This program is made possible through a generous gift from Ruth and Russell Bolton
in conjunction with the Eberly College of Arts & Sciences.

Tuesday, March 12, 2013

Remembered Words Bubble Up in Summitt Hall

For our first Bolton workshop in Summitt Hall this semester, I read from Lia Purpura’s essay, The Lustres, in which she describes her first encounter with certain words and the experiential meaning those words held long before she knew what they signified.  Vienna became distant train sounds out her grandmother’s window, contradict a moment on the fourth rung of a ladder between two brothers, and when one of them said, “Don’t contradict me,” she knew it to be a borrowed word, too large in his mouth.  She studied the syllables’ match to the anger she heard in his voice and by sitting with the word, she borrowed it, too.

Our lively group wrote about our own remembered first experiences with words and all kinds of amazing material bubbled up (not dissimilar to the actual bubble that rose to the table and captivated our attention as two women were washing dishes behind our gathering).

One student wrote about infinitesimal, the oddness of its large length and small syllables sharing space.  Another wrote hearing elocution pronounced in a particular accent and how that word continues to hold such a voice in each encounter with it still.  One wrote about a church sermon in which being became something whole for the first time, something more than being this or that in part, but rather believing or enacting something with one’s whole being.  Some wrote about other languages—similar sounding words to English that can cause confusion, odd glances and stares, or even, in one case, using a swear word that was then provided a different meaning for the recipient’s benefit.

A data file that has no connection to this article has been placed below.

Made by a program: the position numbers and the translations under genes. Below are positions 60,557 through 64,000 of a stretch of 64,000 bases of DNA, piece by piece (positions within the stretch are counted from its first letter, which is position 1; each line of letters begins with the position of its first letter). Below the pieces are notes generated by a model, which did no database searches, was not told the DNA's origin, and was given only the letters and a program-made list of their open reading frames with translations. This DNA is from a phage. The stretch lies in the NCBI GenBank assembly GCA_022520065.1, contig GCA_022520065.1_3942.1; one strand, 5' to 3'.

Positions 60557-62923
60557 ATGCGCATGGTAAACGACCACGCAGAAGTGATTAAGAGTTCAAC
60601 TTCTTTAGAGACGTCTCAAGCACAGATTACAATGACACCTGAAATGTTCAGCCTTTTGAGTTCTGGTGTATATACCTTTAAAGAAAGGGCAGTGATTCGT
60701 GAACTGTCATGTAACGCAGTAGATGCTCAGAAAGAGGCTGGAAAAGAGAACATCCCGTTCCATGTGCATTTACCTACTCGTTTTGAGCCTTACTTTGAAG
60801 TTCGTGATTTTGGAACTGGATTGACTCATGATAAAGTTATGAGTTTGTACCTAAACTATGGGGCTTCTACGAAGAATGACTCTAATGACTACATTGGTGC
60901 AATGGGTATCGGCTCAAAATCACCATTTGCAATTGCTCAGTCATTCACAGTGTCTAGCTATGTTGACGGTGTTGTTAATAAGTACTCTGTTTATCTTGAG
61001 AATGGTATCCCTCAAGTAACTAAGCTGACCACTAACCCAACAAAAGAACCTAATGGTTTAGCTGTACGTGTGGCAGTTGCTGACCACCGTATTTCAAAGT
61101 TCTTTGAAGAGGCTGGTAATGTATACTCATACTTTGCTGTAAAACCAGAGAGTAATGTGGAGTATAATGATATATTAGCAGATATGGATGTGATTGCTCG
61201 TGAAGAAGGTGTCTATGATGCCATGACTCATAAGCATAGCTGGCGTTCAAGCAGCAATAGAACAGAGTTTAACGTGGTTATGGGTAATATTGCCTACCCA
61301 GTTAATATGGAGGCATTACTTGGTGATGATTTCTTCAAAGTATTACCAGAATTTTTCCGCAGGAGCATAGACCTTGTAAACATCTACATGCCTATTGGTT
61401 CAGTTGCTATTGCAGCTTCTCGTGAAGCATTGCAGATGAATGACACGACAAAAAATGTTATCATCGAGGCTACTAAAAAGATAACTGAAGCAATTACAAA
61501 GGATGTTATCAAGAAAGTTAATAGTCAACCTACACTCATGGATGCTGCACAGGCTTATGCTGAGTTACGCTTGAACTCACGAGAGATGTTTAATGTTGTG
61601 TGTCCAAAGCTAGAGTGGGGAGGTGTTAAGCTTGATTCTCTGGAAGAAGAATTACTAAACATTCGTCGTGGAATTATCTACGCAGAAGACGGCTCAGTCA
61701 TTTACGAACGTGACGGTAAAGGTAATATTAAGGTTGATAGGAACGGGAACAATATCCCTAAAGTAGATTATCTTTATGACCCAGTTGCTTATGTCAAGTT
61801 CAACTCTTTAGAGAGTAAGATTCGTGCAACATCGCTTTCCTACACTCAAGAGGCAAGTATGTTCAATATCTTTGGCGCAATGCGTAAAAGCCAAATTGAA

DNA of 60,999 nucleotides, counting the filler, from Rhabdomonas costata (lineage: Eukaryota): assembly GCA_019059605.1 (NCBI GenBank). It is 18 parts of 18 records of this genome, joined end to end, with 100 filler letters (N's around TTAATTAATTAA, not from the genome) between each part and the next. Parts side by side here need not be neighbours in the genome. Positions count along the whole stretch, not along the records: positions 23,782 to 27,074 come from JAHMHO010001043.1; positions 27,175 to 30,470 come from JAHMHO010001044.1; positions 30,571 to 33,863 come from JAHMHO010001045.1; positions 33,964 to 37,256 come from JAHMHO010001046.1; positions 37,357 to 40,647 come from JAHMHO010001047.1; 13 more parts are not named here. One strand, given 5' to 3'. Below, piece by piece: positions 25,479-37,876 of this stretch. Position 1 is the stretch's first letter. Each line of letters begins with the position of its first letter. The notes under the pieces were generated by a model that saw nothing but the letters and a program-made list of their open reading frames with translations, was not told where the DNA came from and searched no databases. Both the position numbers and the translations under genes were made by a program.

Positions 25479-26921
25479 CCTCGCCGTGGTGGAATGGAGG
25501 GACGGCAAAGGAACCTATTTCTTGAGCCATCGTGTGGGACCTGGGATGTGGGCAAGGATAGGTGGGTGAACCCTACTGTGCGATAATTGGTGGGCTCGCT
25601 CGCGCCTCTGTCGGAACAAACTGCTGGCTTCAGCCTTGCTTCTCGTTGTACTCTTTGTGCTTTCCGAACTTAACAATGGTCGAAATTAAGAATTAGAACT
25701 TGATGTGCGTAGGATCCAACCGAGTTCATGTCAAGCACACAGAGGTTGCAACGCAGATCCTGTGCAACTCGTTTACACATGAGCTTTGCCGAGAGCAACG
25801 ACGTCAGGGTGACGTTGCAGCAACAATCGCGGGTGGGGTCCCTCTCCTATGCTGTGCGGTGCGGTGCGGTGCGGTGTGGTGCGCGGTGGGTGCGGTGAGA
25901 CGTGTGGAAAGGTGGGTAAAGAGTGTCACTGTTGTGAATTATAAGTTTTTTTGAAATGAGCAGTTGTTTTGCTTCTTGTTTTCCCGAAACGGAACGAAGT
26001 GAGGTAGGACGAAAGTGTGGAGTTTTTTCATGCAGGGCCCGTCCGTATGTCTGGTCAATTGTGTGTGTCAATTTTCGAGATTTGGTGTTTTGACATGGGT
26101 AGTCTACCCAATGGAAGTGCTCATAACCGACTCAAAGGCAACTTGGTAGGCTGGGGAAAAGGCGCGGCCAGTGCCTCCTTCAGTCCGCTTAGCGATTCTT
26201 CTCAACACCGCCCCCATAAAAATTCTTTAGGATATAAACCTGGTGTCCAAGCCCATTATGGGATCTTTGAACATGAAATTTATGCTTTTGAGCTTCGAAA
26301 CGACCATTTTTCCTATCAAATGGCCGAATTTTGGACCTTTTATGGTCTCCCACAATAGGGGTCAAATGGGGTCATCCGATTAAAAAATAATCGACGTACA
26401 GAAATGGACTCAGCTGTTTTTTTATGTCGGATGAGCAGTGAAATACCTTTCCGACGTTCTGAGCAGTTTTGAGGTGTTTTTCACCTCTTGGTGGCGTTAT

Several of us wrote about swear words, actually; that moment when you sound something through your mouth and realize it was disastrous as it hits the air, but as a child you don’t know why, remains vivid.

Someone also wrote about her first moment of understanding it was possible to lie.  Her friend had told her something and she didn’t understand how it could have been true.  “She was lying to you,” her mom explained, and it was strange to realize that it was possible to say something that was not true.

The writing held excellent descriptive detail from a focused moment.  Words can cup the particular experience surrounding our first impression of that word, and it was thought-provoking to hear all these stories!  Wonderful conversations ensued during our reading.

Thank you for a lovely turn-out was and I hope you all will join us again for our next workshop on Wednesday, March 13th (tomorrow!) at 8:00pm in the RFL Apartment. (Please note the change from the original dates: There was a time conflict in the dorm.  Our new dates for the rest of the semester are as follows: March 13, March 20, and April 10, all at 8:00pm., with an exciting time to share this material with a larger group at a reading on April 14th at 4:00pm.  More information on that at our next Workshop!)

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